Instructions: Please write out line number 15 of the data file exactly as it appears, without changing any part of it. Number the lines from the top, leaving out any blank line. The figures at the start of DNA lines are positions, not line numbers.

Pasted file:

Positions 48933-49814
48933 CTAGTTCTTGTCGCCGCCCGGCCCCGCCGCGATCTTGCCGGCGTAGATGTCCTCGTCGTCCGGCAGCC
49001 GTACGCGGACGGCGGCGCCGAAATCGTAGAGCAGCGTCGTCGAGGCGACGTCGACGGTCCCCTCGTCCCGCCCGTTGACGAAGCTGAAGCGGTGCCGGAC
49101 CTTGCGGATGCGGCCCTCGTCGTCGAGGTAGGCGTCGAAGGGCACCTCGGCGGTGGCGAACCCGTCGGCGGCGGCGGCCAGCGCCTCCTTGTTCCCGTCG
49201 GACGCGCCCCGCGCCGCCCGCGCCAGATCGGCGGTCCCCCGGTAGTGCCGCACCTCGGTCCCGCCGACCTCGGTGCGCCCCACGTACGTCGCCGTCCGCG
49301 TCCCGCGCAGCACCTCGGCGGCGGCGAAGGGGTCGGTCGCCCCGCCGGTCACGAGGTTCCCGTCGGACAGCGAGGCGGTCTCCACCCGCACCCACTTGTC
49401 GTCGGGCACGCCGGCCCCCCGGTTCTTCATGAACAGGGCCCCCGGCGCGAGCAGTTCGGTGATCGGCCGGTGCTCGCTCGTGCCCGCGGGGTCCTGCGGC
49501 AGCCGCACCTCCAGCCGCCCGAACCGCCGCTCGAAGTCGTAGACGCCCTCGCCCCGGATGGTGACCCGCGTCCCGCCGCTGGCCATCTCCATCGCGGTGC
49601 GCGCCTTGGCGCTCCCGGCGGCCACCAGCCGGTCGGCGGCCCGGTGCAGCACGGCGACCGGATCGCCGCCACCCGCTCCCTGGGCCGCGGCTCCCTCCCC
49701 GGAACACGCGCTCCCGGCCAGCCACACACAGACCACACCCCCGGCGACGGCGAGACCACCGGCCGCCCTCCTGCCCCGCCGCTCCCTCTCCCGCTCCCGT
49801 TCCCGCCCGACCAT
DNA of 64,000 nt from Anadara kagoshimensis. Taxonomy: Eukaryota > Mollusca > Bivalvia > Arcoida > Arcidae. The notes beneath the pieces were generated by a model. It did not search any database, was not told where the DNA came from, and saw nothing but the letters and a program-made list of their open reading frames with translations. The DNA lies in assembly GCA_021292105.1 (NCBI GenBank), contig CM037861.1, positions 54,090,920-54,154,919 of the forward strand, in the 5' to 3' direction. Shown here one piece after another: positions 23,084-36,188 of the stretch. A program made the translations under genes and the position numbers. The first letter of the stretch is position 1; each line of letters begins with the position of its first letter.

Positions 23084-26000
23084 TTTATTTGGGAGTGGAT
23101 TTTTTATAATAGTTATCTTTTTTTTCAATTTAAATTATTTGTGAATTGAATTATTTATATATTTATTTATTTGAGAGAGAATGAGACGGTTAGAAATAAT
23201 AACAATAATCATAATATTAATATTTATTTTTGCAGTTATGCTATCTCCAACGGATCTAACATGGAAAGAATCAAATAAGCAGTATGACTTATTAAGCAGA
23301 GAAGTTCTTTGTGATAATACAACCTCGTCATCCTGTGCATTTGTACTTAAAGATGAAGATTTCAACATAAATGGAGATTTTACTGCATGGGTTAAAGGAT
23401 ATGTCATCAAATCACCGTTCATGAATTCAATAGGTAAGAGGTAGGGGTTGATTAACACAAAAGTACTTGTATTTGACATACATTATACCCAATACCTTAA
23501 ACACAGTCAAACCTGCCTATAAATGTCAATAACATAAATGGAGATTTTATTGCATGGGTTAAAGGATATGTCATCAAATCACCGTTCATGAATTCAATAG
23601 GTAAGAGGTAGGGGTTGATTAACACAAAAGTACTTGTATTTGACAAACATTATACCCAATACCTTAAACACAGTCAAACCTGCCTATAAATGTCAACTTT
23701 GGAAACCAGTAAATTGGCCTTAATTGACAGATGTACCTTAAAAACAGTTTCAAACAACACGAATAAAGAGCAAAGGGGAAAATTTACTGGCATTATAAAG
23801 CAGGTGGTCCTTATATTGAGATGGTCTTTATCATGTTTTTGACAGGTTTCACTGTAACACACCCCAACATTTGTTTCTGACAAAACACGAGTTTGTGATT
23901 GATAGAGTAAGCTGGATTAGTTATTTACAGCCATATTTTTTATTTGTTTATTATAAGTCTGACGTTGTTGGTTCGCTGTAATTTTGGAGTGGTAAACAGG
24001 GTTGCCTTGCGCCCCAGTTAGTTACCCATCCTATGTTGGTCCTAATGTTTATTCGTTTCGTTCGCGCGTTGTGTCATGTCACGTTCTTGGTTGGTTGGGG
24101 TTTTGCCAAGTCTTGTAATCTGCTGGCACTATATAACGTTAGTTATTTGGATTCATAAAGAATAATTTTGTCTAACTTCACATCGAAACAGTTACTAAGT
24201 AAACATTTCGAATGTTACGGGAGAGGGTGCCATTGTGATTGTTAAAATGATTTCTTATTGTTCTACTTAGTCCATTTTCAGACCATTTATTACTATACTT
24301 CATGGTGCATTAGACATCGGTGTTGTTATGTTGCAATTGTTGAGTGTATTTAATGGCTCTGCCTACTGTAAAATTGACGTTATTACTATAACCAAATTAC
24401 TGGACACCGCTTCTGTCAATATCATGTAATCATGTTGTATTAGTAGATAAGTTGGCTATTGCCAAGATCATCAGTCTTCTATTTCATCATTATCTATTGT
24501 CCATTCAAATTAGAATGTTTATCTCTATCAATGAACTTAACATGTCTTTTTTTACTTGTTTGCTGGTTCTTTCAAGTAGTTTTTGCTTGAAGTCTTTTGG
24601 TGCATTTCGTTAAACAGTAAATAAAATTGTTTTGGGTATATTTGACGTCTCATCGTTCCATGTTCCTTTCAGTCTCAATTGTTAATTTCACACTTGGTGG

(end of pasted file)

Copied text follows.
23101 TTTTTATAATAGTTATCTTTTTTTTCAATTTAAATTATTTGTGAATTGAATTATTTATATATTTATTTATTTGAGAGAGAATGAGACGGTTAGAAATAAT